Viewed from the sky on a summer day, Takota Coen's family farm is a haven of trees and sinuous wetlands that pops out against the surrounding threadbare fields. Coppices and hedgerows run the length of the Alberta property, framing bright green pastures, houses and barns.
Zoom in to ground level, and the differences become more obvious. Bees and birds fly around, pollinating crops and nesting in the marshlands and forests. The earth is rich and thick with humus, a mix of decomposed plants and animals essential to healthy soil. Unlike most Canadian farmers, the Coens haven't used pesticides or artificial fertilizers since transitioning to organic farming in 1988.
As countries gather in Montreal to hammer out a new deal to protect global biodiversity, farms like the Coens’ could offer a blueprint for how we produce food in the future. Agriculture is the largest driver of biodiversity loss worldwide, with farming identified by the United Nations as a threat to 86 per cent of species at risk of extinction.
Researchers estimate we will need an additional 3.4 million square kilometres of land — an area as large as India and Germany combined — by 2050 to keep farming as we currently are. This would destroy habitat for hundreds of thousands of species, especially in tropical and subtropical regions.
Meanwhile, global pesticide use has roughly doubled since 1990, reaching over four million tonnes in 2019. Many of these chemicals are known to harm insects and other animals, including humans. The use of artificial nitrogen fertilizers has also soared, driving ocean dead zones and contributing to climate change.
"The biggest threats to biodiversity arise from exploitative land use — converting natural habitats to agriculture and farming land intensively — and these are driven by the economic demand for producing ever more calorie-rich, but nutritionally poor, food from fewer and fewer commodities grown at scale," explained Tim Benton, a professor and research director of emerging risks at the Chatham House, in a 2021 report.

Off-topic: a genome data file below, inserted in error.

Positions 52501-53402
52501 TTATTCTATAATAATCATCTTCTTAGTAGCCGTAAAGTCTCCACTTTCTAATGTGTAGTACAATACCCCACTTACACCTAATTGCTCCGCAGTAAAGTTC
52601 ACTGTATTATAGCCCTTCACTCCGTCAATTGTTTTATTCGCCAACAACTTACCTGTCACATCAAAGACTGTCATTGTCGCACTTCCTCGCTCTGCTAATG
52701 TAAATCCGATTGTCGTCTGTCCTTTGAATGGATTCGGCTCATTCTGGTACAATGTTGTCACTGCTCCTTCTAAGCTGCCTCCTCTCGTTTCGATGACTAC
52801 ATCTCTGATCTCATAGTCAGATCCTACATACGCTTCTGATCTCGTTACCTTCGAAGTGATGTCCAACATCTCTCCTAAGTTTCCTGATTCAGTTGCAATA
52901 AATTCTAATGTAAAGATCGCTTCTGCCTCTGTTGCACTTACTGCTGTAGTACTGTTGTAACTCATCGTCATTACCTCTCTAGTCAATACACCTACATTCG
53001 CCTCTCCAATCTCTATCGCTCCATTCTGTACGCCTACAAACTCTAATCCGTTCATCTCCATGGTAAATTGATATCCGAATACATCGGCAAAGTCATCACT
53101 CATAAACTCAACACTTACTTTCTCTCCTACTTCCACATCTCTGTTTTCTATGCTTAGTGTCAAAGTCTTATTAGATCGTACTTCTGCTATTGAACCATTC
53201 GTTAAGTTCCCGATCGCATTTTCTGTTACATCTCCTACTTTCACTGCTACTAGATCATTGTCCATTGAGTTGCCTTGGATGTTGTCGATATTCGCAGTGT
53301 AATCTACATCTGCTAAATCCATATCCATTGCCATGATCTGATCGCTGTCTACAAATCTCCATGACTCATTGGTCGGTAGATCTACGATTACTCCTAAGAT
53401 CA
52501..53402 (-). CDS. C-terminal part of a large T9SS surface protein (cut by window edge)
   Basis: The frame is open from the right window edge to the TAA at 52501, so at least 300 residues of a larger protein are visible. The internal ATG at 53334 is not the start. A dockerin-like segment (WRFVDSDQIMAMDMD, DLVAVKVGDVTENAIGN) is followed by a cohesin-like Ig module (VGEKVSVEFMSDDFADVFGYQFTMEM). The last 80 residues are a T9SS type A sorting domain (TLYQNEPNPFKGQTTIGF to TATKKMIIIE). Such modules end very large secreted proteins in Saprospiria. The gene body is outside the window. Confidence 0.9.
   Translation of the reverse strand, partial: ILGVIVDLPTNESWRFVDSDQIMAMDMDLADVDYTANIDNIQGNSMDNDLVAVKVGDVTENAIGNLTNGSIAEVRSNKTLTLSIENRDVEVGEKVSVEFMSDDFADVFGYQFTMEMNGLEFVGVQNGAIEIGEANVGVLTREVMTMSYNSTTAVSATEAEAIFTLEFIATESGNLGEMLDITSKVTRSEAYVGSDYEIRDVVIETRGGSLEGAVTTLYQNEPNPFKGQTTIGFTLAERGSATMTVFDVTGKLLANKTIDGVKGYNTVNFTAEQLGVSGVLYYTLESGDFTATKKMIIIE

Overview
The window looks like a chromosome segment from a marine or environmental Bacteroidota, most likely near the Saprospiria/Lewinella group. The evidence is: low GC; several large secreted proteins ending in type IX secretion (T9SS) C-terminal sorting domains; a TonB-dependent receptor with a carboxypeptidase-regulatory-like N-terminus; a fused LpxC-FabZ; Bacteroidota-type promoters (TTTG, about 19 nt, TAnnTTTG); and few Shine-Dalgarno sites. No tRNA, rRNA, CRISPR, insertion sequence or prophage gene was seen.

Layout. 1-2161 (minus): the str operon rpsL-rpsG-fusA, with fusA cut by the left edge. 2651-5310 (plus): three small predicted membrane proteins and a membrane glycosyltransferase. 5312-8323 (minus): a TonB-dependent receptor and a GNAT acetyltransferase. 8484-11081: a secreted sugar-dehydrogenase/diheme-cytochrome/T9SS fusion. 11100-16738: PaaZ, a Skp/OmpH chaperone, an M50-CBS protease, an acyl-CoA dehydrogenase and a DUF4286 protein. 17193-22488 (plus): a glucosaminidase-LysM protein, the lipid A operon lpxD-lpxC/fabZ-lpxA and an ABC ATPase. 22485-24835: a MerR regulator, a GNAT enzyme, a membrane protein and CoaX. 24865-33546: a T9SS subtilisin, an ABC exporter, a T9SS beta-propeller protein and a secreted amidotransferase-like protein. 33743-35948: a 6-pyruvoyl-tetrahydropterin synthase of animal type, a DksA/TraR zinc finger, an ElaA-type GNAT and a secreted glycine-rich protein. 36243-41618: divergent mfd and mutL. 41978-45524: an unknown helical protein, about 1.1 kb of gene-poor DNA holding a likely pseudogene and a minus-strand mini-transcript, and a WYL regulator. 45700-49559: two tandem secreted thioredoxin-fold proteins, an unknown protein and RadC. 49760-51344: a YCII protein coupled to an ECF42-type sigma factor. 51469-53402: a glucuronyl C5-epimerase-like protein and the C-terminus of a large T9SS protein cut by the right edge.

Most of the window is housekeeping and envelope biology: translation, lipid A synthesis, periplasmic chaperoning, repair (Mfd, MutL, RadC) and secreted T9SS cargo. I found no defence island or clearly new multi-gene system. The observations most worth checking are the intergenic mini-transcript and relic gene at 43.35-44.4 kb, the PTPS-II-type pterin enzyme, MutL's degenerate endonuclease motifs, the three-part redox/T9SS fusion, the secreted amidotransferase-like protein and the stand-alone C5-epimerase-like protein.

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In Canada, Coen said this approach to farming has long been supported by government policies and farm subsidies aimed at increasing yields, despite its ecological impact. While the choice to give up on the approach has paid off, it remains difficult for many farmers balancing on a razor-thin bottom line.
These issues are poised to come up at COP15, the global biodiversity conference taking place in Montreal. Pesticides, fertilizers and land use are all on the agenda, with a preliminary draft of the agreement asking countries to commit to curb pesticide use by two-thirds and fertilizer runoff by half.
It is unclear how Canada will position itself on the issue, said David Suzuki Foundation senior policy analyst Lisa Gue. While she "certainly hope(s)" the country pursues the reduction targets, she noted Canada has barely mentioned pesticides — which are used both on crops and in industrial forestry — in its domestic biodiversity policies.
This absence comes as Canadian pesticide sales increased by about 20 per cent between 2014 and 2018. In contrast, the European Union last year committed to reducing pesticide use by half before 2030.
"Pesticides are designed to kill plants and animals. That's how it works, that's what they're for… These chemicals are negatively impacting biodiversity (and are) a recognized factor in biodiversity loss," said Gue.